Dr. Weeks’s Comment: Successful addiction treatments requires correcting the fundamental imbalances: dehydration, sugar imbalances (dysglycemia), mood instability from hypoglycemia swings and a sense of purpose in life. In addition, since cells and neurotransmitters communicate with energy (light) we find that targeted energy is also a potential remedy: laser light and pulsed electromagnetic filed (PEMF). Don’t believe me? Read the article just published at UCSF.
Zapping away cocaine addiction with laser light
By Ben Coxworth
April 5, 2013
Like so many other illicit drugs, cocaine can be extremely destructive and addictive. Recent research suggests, however, that ridding people of such addictions may be as simple as zapping their scalp. In a study conducted at the National Institutes of Health (NIH) and at the Ernest Gallo Clinic and Research Center at UC San Francisco, scientists were able to turn cocaine addiction on and off in rats via pulses of laser light to their brains.
The scientists started with light-sensitive proteins known as rhodopsins, which they inserted into the neurons of the rats’ prefrontal cortex via genetic engineering. The prefrontal cortex is associated with impulse control – something that addicts tend to lack.
Those neurons were then able to be activated by exposing them to laser light, which was fed into the animals’ brains through implanted fiber optic cables. The result was that compulsive drug-seeking behavior could be instantly turned off in cocaine-addicted rats, by turning on the neurons.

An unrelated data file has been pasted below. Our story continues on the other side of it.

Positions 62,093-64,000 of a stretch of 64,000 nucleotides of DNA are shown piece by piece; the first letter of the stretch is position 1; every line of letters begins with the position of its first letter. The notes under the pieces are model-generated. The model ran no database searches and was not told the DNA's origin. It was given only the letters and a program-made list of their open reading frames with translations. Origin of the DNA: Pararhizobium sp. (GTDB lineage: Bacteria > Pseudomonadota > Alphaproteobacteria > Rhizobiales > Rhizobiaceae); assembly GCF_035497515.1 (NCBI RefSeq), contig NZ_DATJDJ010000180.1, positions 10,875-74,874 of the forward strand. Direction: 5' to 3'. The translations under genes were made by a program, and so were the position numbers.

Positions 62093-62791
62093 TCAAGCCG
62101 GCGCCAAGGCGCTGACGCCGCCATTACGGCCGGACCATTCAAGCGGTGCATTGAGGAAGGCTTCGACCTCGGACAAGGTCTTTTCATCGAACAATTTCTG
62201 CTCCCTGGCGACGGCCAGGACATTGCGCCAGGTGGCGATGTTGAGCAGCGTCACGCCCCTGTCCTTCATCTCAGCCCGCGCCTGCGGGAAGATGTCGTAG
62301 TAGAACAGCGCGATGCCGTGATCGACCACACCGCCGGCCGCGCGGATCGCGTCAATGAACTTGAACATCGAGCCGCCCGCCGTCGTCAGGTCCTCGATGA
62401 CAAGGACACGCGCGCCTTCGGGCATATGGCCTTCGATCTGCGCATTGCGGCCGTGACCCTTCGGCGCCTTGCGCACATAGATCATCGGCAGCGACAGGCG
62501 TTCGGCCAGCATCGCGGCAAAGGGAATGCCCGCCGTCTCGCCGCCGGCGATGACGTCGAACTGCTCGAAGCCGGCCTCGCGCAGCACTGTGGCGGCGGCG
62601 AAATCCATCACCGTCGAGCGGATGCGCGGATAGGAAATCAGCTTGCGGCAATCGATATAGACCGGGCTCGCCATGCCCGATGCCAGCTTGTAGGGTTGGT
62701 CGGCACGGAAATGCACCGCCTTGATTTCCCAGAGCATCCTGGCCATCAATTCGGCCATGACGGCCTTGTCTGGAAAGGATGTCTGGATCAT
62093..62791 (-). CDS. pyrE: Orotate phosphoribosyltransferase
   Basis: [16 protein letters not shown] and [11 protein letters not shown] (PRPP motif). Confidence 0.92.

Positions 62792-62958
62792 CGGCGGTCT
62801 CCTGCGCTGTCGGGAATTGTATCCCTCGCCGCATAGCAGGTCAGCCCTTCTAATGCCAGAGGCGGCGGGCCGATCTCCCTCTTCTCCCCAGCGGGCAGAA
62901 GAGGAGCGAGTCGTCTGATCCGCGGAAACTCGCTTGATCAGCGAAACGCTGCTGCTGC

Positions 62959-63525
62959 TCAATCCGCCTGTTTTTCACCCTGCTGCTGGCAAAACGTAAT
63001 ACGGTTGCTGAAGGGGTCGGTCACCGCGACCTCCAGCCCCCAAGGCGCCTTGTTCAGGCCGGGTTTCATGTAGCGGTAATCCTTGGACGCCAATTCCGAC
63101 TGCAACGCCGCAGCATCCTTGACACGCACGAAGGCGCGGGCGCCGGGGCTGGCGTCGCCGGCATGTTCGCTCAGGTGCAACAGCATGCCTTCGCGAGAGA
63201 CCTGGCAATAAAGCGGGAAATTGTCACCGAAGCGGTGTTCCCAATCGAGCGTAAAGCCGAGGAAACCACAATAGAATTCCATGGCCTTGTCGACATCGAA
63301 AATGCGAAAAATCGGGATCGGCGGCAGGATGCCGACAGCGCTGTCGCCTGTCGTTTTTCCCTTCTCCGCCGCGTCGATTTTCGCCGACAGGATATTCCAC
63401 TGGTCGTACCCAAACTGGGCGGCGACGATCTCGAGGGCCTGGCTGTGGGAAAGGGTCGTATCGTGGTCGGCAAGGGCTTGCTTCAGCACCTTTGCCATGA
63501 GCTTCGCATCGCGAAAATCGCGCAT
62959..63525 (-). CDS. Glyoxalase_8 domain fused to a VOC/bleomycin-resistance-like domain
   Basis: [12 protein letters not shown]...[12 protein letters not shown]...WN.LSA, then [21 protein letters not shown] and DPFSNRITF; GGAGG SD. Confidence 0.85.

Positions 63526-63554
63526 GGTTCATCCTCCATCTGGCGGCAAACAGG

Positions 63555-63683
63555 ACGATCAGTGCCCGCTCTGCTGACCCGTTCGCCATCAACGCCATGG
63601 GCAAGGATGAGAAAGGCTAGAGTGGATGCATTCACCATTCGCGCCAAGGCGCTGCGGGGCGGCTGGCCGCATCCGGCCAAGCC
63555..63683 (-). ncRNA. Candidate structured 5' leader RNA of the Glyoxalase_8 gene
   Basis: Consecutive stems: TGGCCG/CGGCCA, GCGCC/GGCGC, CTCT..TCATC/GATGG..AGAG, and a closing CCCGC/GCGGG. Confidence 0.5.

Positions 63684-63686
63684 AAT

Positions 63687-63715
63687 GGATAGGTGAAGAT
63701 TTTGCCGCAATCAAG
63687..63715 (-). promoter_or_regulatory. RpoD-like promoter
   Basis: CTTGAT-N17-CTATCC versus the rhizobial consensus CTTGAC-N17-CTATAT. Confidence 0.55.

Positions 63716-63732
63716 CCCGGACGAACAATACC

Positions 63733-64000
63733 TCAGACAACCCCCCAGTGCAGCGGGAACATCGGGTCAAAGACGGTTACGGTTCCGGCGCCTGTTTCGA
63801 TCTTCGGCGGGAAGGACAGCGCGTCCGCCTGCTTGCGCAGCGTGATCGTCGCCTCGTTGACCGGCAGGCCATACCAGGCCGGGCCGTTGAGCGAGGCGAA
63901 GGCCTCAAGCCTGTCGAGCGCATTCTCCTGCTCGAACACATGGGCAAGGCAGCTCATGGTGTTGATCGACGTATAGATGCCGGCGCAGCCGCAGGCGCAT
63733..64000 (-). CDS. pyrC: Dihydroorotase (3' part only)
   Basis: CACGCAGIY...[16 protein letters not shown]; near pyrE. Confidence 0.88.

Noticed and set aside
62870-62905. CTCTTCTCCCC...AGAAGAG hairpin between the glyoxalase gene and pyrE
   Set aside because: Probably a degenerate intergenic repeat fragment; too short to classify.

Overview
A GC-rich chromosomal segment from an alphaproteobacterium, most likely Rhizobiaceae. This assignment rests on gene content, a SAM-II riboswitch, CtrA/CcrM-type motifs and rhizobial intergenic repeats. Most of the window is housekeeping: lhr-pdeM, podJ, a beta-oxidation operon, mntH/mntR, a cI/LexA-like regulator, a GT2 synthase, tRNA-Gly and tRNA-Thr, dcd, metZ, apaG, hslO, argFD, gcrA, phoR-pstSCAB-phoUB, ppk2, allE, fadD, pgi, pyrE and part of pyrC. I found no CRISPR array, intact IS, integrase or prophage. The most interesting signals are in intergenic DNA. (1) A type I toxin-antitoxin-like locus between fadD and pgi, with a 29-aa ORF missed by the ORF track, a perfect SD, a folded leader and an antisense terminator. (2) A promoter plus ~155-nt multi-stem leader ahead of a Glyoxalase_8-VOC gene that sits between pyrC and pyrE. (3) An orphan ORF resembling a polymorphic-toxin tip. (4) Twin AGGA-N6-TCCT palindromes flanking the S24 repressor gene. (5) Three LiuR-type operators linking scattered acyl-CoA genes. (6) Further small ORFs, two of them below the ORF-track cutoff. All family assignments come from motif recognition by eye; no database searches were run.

The green fluorescence indicates the firing of neurons, in the prefrontal cortex of one of the rats.
Conversely, deactivating the neurons (by turning off the light) caused non-addicted rats to exhibit addicted behavior. This makes sense, as research has shown that both addicted rats and addicted humans tend to have a low amount of prefrontal cortex activity.
While the scientists aren’t necessarily suggesting that lasers be hooked up to cocaine addicts’ heads, they do believe that the same sort of effect could be achieved through the existing technique of transcranial magnetic stimulation (TMS), in which an electromagnetic field is applied to the brain through the scalp.
Human trials are scheduled to begin soon at NIH, in which cocaine-addicted subjects will receive TMS treatments to their prefrontal cortex. A paper on the research was published this week in the journal Nature.
Source: University of California at San Francisco